While the plotting in Plante’s earlier work is pleasantly meandering, as it follows the unstructured back-and-forth of relationships at once fraught but stable, it will already be evident that ABC is written to a strict plan and has a more didactic tone. With the loss of their son, Gerard and his wife gradually lose interest in each other as he turns inward and she, after brief resistance, escapes his near autism to spend time with a woman friend. The independence yearned for in The Francoeur Family has come, but at the price of tragedy; the attempt to step into the space of otherworldly presences has proved fatal.
Free to ignore his partner and family duties—a “freedom of total helplessness” as he describes it later—Gerard gives all his attention to finding a meaning behind his son’s death, and in particular behind the strange sheet of writing he has brought back from the abandoned house. He soon discovers that the writing is the Sanskrit alphabet written over and over. In his son’s first-grade copybook he finds the English alphabet written over and over. Casually turning to the letter K in a dictionary, Gerard is
still in that slight trance, that of sensing connections all about him that he himself couldn’t connect with, as if they crisscrossed in invisible lines through the very air, bouncing from a ceramic bowl on the coffee table to the shade of a floor lamp to a pillow on the sofa to a framed watercolor of trees against a sunset, creating a pattern too complicated for him even to imagine….
The following winter, in heavy snow, Gerard revisits the abandoned house, not to get over his grief for his son (of which we hear very little) but in search of “something…overwhelming…that the house itself must reveal to him.” Once again the house is full of invisible presences, “their lidless eyes bulging.” This time Plante identifies them as the dead, and the dead, it seems, are there to witness the world’s horrors. Harry’s death wasn’t an accident. The house had been booby-trapped. Gerard’s son now takes on the status of emblematic victim of mindless evil. The dead around him are perhaps “the victims of horrors, horrors committed not only in this house but, more, in houses all over the world.” Moving into a room he hasn’t explored, Gerard finds the letters “ABC” scrawled on the wall. At this point Plante has abandoned the realism within whose frame, in earlier books, intimations of transcendence were contained. From now on the contingent world is all too ready to confirm the mind’s visions, or paranoia. Credibility is strained as the reader is invited to shift into a different mode of storytelling.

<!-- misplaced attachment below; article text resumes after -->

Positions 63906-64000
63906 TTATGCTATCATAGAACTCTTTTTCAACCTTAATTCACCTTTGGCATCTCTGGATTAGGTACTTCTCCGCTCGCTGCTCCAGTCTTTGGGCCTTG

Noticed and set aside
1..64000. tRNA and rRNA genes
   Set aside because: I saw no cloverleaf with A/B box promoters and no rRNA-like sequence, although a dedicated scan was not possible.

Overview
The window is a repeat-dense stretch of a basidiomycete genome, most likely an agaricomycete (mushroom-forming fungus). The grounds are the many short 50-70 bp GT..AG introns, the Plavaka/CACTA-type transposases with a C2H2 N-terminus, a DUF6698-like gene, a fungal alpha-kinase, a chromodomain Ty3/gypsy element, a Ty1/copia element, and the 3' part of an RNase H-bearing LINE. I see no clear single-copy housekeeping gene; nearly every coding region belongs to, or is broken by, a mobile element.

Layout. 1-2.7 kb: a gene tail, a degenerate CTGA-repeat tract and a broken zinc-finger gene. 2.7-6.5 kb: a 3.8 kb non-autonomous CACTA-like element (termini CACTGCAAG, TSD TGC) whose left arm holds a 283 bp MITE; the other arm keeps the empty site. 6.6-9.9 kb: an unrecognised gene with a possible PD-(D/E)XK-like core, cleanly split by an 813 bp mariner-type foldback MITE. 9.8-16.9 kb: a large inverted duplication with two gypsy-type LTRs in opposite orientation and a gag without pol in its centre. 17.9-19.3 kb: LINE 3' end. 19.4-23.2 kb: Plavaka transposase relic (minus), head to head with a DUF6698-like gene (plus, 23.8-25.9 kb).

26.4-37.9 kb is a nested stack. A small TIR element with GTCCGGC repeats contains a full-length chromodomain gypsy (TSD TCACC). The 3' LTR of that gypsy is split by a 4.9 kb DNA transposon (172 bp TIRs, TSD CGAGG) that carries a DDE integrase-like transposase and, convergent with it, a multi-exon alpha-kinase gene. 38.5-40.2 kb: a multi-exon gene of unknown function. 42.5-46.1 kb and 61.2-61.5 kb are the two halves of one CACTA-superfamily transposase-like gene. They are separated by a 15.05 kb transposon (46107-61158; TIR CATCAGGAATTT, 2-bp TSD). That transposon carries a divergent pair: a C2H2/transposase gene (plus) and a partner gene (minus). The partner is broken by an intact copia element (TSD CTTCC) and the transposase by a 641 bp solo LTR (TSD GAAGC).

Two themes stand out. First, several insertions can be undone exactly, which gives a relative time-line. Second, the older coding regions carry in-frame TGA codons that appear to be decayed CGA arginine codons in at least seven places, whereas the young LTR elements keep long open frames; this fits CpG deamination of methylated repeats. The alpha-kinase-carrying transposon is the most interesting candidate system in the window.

Another piece of paper is found with writing in Sanskrit. In the winter night Gerard enters a nearby trailer camp. Echoing his son Harry’s “why” questions of the opening pages, a conversation with a gypsy woman there includes such questions as “Why do people do [evil things]” and “Why are there poor people and rich people?” The woman’s truculent son knows a girl from India who, fetched with haste, is able to tell Gerard that the latest Sanskrit discovery is a quotation from the Bhagavad Gita where Krishna says, “Of sounds, I am the first sound, A.” From this Gerard concludes—it is not clear why—that he must dedicate his life to discovering why the alphabet is arranged as it is, as though such an achievement would lead him to apprehend absolute meaning and hence an explanation of what has happened to his son, and indeed to his own mind.